28 June 2021

Euros

In international football (American: soccer), there's a big tournament going on at the moment. It's the UEFA European Championship Finals.

We are presently through the group stages and into the knockout section of the competition. For example, last evening Belgium knocked Portugal out with a single goal scored by Thorgan Hazard. Belgium are currently ranked number one in the world but back in 2016,Portugal were the last winners of the tournament. Last night's game was played in Seville, Spain.

Here in Merry Olde England we await Tuesday evening with a mixture of hope and trepidation. Down at Wembley Stadium in London, England will be taking on Germany. We have a talented young team in which the chemistry hasn't yet fully gelled . Germany have a more experienced squad with some exciting young players. I am sorry to say that when the two teams meet, Germany have an annoying habit of  gaining the upperhand. In history, the two countries have met on thirty two occasions with Germany winning fifteen times, England thirteen times and four draws between them.

Surely this time, England will do it. English football supporters in the home country and around the world will be glued to their television screens when the match kicks off. We will be urging our lads on but well aware of the potential hurt that defeat would bring. To thousands, perhaps millions of football supporters around the world, our beautiful game matters more than religion. COME ON ENGLAND!

But...yes there has to be a but - the world is still in the grip of a deadly pandemic.  I am sure that I am not alone in feeling rather puzzled about the fact that the tournament has gone ahead. I feel the same way about other big sporting events such as The Olympic Games in Japan. Should this really be happening? Virologically speaking, is it justifiable?

So many players,  coaching  and medical staff flying around with V.I.P's, media folk and thousands of supporters. In Budapest, Hungary UEFA football matches have attracted crowds of over 50,000 on four separate occasions. That cannot be right especially when you consider that Hungary's COVID death toll is bigger than in almost any other European country - 3112 deaths per million.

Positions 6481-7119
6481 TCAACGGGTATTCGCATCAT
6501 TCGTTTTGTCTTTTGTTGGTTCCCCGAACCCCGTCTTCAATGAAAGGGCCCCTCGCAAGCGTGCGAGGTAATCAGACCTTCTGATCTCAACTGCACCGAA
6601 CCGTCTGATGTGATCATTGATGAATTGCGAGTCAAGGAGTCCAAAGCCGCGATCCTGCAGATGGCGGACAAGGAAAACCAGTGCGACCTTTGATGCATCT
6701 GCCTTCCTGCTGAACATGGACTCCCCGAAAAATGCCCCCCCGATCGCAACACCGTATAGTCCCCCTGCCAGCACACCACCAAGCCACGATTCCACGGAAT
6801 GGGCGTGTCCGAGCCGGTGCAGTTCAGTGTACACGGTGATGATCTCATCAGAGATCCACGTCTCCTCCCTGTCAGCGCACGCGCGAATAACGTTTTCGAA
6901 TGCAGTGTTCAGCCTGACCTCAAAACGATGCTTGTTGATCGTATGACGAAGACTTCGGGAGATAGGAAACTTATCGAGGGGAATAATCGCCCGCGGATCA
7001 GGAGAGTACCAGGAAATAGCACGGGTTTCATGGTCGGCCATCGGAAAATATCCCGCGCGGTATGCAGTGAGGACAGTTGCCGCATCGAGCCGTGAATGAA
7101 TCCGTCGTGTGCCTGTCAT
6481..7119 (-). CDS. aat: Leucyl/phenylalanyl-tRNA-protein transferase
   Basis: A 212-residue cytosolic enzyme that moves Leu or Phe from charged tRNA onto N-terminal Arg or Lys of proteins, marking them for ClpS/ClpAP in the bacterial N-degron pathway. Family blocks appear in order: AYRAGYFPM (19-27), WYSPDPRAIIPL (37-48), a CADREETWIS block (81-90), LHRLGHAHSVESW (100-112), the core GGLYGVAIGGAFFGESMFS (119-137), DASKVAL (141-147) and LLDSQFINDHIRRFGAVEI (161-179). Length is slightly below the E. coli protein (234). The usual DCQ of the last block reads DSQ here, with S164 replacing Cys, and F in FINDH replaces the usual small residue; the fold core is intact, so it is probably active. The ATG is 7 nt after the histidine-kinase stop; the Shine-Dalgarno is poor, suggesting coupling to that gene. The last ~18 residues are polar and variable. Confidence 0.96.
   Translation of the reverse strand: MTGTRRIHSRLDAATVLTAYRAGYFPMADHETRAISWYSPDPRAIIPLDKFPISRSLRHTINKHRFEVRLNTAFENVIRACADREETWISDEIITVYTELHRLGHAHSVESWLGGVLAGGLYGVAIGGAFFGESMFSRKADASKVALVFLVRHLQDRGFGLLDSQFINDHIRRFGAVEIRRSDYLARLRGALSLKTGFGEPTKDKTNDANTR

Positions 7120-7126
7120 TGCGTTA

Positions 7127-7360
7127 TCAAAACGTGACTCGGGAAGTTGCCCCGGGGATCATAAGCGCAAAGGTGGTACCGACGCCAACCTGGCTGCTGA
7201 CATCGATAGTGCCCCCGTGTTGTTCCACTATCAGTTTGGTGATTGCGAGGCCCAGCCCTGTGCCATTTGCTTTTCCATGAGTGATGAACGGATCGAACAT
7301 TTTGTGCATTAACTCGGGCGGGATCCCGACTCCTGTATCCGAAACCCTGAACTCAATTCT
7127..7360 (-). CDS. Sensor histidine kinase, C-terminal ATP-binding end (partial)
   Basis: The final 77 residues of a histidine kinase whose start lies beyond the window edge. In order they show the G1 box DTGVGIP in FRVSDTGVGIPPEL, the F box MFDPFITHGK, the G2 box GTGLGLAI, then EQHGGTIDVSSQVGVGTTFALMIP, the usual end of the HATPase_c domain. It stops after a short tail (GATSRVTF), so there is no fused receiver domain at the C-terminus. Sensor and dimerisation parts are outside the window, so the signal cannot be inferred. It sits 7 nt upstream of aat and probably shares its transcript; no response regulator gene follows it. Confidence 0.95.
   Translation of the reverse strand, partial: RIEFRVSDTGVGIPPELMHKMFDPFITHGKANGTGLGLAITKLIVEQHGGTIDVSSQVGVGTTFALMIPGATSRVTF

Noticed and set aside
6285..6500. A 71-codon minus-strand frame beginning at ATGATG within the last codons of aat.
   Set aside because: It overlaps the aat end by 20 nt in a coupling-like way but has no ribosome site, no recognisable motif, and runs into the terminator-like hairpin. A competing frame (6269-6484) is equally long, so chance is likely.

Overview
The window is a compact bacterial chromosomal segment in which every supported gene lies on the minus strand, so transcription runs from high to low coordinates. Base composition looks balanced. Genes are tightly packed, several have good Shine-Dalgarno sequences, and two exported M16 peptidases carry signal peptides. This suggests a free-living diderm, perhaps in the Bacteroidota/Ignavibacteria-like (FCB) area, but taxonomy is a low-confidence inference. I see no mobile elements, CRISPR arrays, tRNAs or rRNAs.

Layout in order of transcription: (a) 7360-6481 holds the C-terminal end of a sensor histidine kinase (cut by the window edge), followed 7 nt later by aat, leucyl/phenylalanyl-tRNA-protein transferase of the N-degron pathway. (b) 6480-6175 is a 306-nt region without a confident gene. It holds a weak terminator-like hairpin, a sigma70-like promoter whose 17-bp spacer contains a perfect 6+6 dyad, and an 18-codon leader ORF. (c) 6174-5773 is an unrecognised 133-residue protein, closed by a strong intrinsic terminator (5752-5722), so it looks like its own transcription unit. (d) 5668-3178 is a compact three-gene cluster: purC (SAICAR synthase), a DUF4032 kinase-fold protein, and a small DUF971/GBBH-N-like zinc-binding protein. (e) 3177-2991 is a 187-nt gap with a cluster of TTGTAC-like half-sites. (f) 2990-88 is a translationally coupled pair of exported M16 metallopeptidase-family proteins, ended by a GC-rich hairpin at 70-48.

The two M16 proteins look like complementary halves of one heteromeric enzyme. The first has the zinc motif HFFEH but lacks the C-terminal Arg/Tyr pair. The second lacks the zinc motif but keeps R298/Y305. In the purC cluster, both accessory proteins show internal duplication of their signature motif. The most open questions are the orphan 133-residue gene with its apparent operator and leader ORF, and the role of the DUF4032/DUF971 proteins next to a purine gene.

I love football and want to see England victorious tomorrow night but when you stand back and consider what the coronavirus is still doing to humans around the world, you have to doubt the perspicacity of the decision makers who have allowed the UEFA Championship Finals to happen.

26 comments:

  1. Egland play Germany on Tuesday night YP. I think you were seeing if we are all paying attention. I hope England are victorious tomorrow night and people will raise a glass or two in the beer gardens of Merry Olde Engand!

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    1. No Dave, it's England that play Germany on Tuesday night - not Egland! To tell you the truth, I realised my error when I was making the tea and corrected it straight afterwards. COME ON ENGLAND!

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  2. At least the football teams are all supposedly in covid-safe bubbles, which is more that can be said for the VIP officials and corporate sponsors. One rule for them and Mr Hancock, another for us. We are decidely NVIPs.

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    1. Speak for yourself Tasker! I am an F.I.P.!

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  3. I presume "big money" is involved?

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    1. Not really. Our lads are playing for the nation they love .

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  4. Ugh...this football thing just goes on and on.

    I don't mind the idea of stadium gatherings quite so much now that there are vaccines. I know not everyone has been vaccinated, and I know the vaccines aren't foolproof, but at least we're in a place now where there's a medical "wall" to runaway infection rates.

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    1. I hope you will be watching England whup Germany on Tuesday night Steve!

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  5. The match tomorrow night may well be the only one I am going to watch this tournament, and you know what? I won't mind the outcome at all, because both countries are where I feel very much at home. Of course, having been born and raised in Germany, this is my "true" home, but England - and especially Yorkshire - is not far off.
    If I had the chance to go to any such big event, sporting or other, right now I would decline. I just don't feel at ease with so many other people around me. The occasional train trip (where everyone is wearing masks) already comes very close to overstepping the line to my comfort zone.

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    1. Will you be wearing your Germany football strip to watch the game or your England strip?

      I also would be rather uncomfortable about being in a crowd of 45,000. I am happier to watch the game on television.

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    2. Funnily enough, while I do own an England t-shirt and a Barnsley sweater, I have no Germany t-shirt. I could of course don my pair of red jeans, a black t-shirt and my yellow zip-up hoodie.

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  6. When your game matters more than religion, your game is your religion.